Marie Borroff's 'Sir Gawain And The Green Knight'

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Age after age, humanity has continually struggled, fought, and attempted to attain perfection in almost every aspect of life yet we have seemingly failed every time. Throughout Marie Borroff’s translation of Sir Gawain and the Green Knight, Gawain shows that although mankind strive to live by certain values, all men are in fact human at the core and therefore can never be perfect, and thus display forms of their true and natural weakness when exposed to adversity. The scenes depicting Lord Bertilak’s hunting trips are cleverly interwoven with the temptation of Sir Gawain in his bed chambers in order to demonstrate that even the most civilized character is never perfect. At Camelot, Gawain is well-known for his adherence to 5 virtues that…show more content…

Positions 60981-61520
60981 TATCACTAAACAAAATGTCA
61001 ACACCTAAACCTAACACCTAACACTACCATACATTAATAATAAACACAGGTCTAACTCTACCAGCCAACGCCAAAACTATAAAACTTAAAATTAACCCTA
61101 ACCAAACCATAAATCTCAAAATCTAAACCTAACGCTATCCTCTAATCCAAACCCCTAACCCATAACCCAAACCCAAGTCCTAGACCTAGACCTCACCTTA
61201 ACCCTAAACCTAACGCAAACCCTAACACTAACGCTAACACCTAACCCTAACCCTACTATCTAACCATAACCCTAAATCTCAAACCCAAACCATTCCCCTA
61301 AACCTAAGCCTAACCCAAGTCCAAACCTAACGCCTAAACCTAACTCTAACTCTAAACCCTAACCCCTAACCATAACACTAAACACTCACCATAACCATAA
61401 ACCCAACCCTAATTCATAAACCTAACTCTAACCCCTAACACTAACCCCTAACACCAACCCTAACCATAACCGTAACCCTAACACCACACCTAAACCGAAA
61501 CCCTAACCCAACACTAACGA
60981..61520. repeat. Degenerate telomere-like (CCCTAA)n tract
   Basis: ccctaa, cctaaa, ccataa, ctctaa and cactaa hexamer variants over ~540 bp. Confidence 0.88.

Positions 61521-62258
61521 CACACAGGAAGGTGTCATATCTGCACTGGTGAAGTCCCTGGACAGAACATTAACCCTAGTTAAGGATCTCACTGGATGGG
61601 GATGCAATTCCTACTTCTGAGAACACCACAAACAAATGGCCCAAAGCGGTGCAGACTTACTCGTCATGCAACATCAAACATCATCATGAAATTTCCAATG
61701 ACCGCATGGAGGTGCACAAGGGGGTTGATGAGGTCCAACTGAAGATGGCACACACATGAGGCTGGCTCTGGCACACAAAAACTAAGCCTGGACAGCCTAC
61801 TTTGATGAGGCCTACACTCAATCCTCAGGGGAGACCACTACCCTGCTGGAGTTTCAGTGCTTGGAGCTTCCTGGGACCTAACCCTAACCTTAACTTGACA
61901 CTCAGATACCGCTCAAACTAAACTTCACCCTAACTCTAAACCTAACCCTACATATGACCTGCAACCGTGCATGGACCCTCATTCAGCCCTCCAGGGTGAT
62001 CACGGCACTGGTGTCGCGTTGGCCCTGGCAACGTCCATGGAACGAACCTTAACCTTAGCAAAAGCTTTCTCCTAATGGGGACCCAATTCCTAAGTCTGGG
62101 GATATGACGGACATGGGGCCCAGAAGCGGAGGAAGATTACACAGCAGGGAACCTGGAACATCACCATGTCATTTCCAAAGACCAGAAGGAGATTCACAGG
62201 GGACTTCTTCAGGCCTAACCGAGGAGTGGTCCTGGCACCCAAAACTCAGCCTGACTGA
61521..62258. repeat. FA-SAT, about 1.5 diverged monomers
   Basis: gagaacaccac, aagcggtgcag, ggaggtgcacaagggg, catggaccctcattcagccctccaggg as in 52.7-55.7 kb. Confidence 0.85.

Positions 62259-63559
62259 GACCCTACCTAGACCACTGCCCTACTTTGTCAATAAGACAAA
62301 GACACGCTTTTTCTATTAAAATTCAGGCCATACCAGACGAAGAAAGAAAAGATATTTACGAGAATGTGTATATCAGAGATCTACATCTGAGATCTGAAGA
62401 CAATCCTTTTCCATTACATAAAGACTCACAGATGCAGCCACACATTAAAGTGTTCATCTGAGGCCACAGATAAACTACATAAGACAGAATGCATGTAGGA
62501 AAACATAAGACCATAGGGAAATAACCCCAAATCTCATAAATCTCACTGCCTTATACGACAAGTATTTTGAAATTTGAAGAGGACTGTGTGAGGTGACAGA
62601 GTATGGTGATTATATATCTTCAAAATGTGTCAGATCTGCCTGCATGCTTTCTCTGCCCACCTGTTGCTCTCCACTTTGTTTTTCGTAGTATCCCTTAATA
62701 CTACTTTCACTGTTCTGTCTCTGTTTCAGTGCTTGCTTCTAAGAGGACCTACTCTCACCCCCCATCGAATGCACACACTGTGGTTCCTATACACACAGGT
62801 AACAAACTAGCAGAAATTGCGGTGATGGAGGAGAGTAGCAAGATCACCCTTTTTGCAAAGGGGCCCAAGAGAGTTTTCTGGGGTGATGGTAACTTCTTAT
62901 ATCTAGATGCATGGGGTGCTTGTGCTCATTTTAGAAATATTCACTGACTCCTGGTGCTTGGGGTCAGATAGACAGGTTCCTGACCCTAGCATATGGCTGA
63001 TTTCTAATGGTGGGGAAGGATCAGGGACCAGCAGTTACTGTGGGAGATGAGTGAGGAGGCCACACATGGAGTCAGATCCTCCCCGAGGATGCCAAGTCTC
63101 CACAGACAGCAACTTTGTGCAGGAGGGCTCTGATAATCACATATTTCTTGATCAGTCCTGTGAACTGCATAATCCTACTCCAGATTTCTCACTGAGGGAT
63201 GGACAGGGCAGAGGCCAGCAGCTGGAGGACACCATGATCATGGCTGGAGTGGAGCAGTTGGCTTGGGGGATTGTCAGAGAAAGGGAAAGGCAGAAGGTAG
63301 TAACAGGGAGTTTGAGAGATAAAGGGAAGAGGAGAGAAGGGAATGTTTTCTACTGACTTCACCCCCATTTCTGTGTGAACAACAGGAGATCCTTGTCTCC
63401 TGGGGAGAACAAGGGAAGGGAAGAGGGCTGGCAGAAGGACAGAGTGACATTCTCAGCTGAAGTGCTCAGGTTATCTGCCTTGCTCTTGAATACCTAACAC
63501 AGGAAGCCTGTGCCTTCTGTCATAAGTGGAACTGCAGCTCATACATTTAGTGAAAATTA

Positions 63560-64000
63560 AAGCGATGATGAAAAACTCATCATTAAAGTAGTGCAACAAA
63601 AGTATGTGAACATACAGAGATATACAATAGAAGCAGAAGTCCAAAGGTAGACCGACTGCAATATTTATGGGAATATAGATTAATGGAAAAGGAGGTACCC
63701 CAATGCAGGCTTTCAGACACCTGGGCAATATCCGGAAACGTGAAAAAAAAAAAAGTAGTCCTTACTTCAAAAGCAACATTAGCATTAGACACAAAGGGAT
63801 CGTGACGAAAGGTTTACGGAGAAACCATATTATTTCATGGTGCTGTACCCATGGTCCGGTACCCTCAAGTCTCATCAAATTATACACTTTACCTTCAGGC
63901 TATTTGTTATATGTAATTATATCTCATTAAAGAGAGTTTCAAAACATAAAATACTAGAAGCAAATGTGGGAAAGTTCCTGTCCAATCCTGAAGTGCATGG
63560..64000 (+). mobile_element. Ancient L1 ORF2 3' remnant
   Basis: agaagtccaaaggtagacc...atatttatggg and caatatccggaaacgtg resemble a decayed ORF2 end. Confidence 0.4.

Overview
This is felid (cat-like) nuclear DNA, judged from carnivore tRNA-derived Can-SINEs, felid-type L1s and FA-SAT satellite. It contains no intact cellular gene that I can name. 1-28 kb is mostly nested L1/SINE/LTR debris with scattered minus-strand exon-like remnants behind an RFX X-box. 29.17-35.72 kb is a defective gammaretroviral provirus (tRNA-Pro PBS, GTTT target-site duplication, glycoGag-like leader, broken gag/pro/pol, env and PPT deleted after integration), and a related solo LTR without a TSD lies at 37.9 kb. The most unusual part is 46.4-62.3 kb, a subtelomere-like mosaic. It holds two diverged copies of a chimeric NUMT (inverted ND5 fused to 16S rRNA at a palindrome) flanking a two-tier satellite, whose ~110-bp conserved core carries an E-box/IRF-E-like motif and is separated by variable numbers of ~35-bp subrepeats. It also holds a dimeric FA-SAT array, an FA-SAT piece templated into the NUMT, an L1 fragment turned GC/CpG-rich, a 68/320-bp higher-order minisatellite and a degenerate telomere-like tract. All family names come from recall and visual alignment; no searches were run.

During the 3 swings from the axe of the Green Knight, we are able to view several parts of Gawain’s true character. During the first stroke, Gawain flinches and shrinks his shoulders back slightly; clearly fearing the pain his natural instincts tell him accompanies the blade. The Green Knight scoffs at this display of cowardice, exclaiming, “You are not Gawain the glorious, the green man said…and now you flee for fear and have felt no harm” (58. 2270-2272) mocking the brave Gawain’s momentary lack of courage and pointing out the cracks in his character that illustrate his true lack of perfection. During the second stroke, Gawain remains resolute and shows no weakness through the Green Knight’s second feint and Gawain survives the final stroke without so much as a slight nick from the great blade. Gawain proves that although many men strive to live by virtues that allow them to be unfaltering in the face of impending adversity such as the act that Gawain attempts to fulfill unwaveringly. Gawain fails in that he displays his natural human weakness to flee from adversity on the first stroke, and displays his will to live up to his virtues and strong character in the second and third strokes. Yet this scene proves that no matter how hard Gawain (or anyone for that matter) tries, they will always remain human and thus will never ever be able to be absolutely perfect in anything that they do and will inevitably make many mistakes as they struggle for
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